One City Peterborough is receiving $200,000 from the United Way of Peterborough & District to support renovations to the Trinity Centre, the new community hub for people experiencing homelessness located at the former Trinity United Church at 360 Reid Street.
The United Way of Peterborough & District administers funds locally for “Reaching Home,” the federal government’s homelessness strategy aimed at preventing and reducing homelessness across Canada. The community-based program provides funding to urban, Indigenous, rural, and remote communities to help them address their local homelessness needs.
In June, the United Way issued a call for proposals for the latest round of Reaching Home funding. A community advisory board of community members with knowledge of the local homelessness system reviewed a number of applications, and selected proposals from One City Peterborough, Nogojiwanong Friendship Centre, and Peterborough Drug Strategy to receive the available funding.
In addition to the $200,000 for One City Peterborough, Nogojiwanong Friendship Centre is receiving $51,957, and Peterborough Drug Strategy is receiving $12,950.
“We are working to reduce homelessness and housing insecurity by making targeted investments in local initiatives,” says Sean Fraser, federal minister of housing, infrastructure and communities, in a media release. “Through the United Way, One City Peterborough, Nogojiwanong Friendship Centre, and Peterborough Drug Strategy are addressing systemic issues in Peterborough and helping to ensure people in the community have a safe and secure place to call home.”
One City Peterborough will receive $200,000 for renovations to the former Trinity United Church that are necessary for it to be used as a service location for local homelessness and social programs. Renovations include updating walls and doors to meet fire code requirements, installing air conditioning, updating washrooms, and upgrading the kitchen to commercial grade.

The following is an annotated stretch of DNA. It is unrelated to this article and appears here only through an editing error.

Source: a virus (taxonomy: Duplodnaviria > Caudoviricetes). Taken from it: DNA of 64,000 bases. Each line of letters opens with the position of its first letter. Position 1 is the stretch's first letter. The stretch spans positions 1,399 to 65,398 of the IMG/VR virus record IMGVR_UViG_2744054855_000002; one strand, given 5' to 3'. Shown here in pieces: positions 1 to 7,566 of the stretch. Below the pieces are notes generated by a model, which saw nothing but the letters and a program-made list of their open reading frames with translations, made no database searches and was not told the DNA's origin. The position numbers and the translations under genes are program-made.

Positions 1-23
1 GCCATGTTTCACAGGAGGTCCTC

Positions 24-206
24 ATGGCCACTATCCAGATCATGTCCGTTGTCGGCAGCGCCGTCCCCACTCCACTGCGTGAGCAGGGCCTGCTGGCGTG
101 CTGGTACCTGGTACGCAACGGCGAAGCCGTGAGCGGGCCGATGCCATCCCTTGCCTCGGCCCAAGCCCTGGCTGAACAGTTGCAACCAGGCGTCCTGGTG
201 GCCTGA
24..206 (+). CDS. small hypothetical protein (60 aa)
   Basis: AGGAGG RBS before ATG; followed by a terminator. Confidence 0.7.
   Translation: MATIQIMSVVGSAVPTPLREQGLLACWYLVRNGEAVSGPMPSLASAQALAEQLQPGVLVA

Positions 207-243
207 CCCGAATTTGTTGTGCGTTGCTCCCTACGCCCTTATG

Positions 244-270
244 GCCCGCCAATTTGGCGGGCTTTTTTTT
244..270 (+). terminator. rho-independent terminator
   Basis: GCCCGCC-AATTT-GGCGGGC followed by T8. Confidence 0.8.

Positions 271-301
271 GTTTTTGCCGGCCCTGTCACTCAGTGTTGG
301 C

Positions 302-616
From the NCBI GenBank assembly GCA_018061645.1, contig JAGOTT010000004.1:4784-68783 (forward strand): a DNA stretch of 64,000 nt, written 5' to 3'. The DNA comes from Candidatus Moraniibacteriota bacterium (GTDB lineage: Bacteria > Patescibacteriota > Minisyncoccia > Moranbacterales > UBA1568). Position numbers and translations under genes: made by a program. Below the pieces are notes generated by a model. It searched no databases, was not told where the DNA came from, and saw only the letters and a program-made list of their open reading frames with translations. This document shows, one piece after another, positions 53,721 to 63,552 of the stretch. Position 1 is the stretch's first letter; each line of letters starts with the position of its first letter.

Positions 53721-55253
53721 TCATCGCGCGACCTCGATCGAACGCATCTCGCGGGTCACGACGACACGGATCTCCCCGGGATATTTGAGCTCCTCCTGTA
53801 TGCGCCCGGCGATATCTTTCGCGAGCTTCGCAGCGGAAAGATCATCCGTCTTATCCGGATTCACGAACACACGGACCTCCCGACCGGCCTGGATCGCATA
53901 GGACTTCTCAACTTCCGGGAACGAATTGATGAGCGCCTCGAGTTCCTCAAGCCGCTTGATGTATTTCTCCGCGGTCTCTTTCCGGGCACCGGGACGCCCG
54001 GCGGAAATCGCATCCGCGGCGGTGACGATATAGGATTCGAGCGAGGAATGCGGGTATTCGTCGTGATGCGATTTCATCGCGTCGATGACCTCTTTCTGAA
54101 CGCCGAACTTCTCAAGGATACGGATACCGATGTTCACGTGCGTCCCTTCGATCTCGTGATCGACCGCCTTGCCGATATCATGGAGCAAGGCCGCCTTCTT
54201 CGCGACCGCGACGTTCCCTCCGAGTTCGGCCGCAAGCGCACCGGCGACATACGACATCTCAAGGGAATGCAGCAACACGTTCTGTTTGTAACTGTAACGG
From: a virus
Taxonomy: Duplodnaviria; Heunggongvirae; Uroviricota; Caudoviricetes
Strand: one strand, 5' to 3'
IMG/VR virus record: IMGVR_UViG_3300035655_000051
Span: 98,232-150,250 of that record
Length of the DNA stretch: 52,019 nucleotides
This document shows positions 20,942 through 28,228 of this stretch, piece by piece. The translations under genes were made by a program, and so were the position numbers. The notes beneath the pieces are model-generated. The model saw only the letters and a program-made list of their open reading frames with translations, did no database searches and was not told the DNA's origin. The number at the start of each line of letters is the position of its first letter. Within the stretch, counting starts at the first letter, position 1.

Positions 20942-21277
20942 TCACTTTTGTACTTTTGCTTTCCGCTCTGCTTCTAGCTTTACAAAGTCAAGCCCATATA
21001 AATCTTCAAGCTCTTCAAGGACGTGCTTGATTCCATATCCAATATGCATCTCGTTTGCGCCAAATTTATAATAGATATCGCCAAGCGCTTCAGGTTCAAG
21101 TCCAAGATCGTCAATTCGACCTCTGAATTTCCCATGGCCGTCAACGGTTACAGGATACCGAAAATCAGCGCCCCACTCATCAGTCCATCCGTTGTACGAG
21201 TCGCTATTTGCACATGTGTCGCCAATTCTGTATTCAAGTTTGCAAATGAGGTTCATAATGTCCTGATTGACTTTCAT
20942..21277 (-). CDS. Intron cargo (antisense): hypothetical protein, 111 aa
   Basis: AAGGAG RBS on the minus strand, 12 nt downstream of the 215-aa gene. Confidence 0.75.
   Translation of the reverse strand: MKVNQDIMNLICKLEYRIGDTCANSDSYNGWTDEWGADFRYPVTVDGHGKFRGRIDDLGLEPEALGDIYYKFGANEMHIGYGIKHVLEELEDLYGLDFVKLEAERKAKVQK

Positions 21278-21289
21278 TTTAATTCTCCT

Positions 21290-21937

Nogojiwanong Friendship Centre will receive $51,957 in funding to increase its capacity to provide housing support to Indigenous people who are currently or at risk of experiencing homelessness by hiring a housing coordinator to help unhoused people secure housing, as well as helping people who are at risk of losing their housing by providing landlord communication and advocacy, emergency support such as food and clothing, and financial literacy services.
Peterborough Drug Strategy will receive $12,950 in funding for a community symposium on housing and homelessness that will bring together people with lived and living experience of homelessness, people who work in the homelessness serving sector, and decision makers. Through presentations and workshops, participants will work together to determine what gaps currently exist within the community’s homelessness response and to identify priority action items and opportunities for further collaboration to collectively address systemic issues related to homelessness in Peterborough.
“Although this funding period only runs until March 31st, 2024, these projects will each create deep, long-lasting impacts in our community,” says United Way Peterborough and District CEO Jim Russell. “The three funding recipients complement one another as well as the existing community programs to ensure that we minimize gaps in service delivery.”
The $264,907 in Reaching Home funding provided to the three organizations is in addition to ongoing Reaching Home partnerships the United Way has with other local organizations including the John Howard Society of Peterborough, Elizabeth Fry Society of Peterborough, the Canadian Mental Health Association of Haliburton, Kawartha, and Pine Ridge, Fourcast, and YES Shelter for Youth and Families.